F21 System Wide Change: Workstation: Disable firewall

Chuck Anderson cra at WPI.EDU
Wed Apr 16 00:18:25 UTC 2014

On Tue, Apr 15, 2014 at 07:28:35PM -0400, Simo Sorce wrote:
> On Tue, 2014-04-15 at 13:49 -0700, Matthias Clasen wrote:
> > 
> > You have connected to an new network. If this is a public network, you
> > may want to stop sharing your Music and disable Remote Logins.
> > [Turn off sharing] [Continue sharing] [Sharing Preferences...]
> So if you have 4 different services you gfet flooded with a ton of
> questions ?
> Sounds like a bad idea.
> > And we will remember this for when you later reconnect to the same
> > network.
> If you set a *zone* instead then you have to remember only one
> association: network -> zone, and you know where to go to change that,
> and to change in which zones an application is allowed to listen,
> instead of having tens of one offs.
> > When we have this infrastructure, we can use this information to also
> > set the network zone to Home/Public - I don't think the long list of
> > zones I showed above makes any sense. Either you are at home and
> > comfortable sharing the network, or not.
> A long list does not make sense by default, ideally the default is that
> you have only 2 zones: trusted/untruuted (you can choose whatever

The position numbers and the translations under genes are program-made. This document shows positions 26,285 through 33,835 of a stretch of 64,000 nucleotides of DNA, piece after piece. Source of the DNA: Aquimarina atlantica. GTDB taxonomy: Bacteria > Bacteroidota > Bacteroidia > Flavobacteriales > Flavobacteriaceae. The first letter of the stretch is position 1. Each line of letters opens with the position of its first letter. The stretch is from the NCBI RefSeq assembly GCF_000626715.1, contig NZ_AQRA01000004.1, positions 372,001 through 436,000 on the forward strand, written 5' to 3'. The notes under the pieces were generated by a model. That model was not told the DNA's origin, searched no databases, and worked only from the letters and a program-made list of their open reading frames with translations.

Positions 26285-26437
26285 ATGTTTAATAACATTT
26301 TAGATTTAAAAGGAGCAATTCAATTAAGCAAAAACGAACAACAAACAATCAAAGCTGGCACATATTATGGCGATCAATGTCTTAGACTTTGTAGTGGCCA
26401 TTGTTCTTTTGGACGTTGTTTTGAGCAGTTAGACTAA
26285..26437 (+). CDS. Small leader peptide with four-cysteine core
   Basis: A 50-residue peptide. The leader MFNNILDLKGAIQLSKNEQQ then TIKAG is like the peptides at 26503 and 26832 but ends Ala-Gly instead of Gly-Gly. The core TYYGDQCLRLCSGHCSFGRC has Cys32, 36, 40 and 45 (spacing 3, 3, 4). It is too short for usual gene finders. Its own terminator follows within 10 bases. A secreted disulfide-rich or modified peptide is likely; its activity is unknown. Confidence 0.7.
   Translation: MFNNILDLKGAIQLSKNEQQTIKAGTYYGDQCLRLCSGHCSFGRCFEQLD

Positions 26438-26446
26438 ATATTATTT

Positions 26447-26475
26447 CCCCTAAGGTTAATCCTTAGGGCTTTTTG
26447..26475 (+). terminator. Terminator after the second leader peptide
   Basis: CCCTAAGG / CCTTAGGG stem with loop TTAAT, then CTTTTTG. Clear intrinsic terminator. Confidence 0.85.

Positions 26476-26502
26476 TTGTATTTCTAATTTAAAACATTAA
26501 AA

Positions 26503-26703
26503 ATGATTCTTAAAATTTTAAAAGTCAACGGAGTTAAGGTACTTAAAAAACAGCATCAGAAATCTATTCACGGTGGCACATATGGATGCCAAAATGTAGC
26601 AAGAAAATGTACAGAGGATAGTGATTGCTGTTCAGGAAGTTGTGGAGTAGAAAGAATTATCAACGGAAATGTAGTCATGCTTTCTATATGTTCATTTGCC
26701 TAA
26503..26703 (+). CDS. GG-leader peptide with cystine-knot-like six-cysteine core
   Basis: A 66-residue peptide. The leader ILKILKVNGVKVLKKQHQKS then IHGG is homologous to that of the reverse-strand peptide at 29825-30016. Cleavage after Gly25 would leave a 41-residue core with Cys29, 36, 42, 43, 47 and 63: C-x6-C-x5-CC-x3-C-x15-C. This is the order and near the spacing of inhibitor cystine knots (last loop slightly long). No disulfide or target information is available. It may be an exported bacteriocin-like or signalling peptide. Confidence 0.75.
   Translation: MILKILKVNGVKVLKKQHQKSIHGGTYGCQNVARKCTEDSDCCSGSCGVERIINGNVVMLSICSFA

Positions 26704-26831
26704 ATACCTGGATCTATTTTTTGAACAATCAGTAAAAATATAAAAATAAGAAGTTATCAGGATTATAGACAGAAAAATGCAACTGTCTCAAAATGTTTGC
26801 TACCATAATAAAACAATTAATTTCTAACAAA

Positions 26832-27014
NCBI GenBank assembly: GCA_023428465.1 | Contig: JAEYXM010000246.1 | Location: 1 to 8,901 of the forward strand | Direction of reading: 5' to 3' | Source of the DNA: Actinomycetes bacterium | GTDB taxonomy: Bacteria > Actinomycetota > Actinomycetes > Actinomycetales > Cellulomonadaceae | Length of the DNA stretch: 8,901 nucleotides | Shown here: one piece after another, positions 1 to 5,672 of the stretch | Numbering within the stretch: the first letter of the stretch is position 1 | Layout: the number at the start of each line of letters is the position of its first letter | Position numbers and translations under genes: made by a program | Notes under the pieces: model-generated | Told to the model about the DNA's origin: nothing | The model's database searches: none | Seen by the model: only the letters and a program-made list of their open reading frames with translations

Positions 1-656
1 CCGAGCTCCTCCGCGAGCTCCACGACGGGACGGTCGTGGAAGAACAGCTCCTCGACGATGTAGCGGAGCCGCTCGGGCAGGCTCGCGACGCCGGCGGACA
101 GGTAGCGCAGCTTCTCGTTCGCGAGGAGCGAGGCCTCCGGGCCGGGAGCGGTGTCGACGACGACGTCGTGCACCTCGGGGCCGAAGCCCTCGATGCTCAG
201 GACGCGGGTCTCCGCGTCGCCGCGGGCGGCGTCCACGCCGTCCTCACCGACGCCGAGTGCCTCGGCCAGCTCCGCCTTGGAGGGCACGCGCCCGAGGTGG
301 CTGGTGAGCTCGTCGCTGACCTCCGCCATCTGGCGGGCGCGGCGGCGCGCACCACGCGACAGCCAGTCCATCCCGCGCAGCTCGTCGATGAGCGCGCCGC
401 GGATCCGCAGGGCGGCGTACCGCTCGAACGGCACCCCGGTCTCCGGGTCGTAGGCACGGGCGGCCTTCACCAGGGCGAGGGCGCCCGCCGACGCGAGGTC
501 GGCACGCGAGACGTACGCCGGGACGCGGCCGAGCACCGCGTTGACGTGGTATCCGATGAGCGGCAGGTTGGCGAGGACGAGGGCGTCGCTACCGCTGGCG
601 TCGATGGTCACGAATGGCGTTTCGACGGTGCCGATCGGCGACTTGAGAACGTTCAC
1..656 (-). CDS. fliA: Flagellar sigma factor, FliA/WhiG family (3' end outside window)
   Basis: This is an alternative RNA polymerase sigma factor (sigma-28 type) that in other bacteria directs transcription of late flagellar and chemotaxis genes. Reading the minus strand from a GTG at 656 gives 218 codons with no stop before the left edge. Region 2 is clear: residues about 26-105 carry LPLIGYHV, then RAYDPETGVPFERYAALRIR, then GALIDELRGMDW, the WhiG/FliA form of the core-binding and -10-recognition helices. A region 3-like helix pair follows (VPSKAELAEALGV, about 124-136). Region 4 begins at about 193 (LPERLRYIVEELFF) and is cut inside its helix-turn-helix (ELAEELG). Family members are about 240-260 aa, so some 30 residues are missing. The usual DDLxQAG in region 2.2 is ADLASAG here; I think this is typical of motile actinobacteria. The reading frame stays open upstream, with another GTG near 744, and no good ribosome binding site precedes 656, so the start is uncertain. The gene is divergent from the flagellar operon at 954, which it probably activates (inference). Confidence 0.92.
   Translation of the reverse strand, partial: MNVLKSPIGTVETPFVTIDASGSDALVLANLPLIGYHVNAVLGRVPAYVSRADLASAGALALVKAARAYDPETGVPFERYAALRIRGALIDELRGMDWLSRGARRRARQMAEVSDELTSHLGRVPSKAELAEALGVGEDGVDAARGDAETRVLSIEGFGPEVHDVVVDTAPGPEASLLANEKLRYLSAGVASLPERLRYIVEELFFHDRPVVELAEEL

> names), if the users wants more flexibility then they would create new
> zones (like home, work, cafe, library, etc..) perhaps by cloning
> existing ones and then tweak the list of applications allowed to serve
> content in those zones.
> It would be better if the association were per-application rather then
> nameless ports.

Additionally, some "zones" should be bound to a certain network scope.
Today you could say "Home" or "Trusted" for your RFC1918-behind-NAT
network at home, but tomorrow your ISP could enable IPv6 and all of a
sudden your system connected to that subnet is exposed to the whole
world... So you really need some concept of scope to attach to the
zone so you can only allow connections from within that scope.  The
hard part is how to define that scope.  I believe Windows defaults to
"local subnet" when you choose Home.

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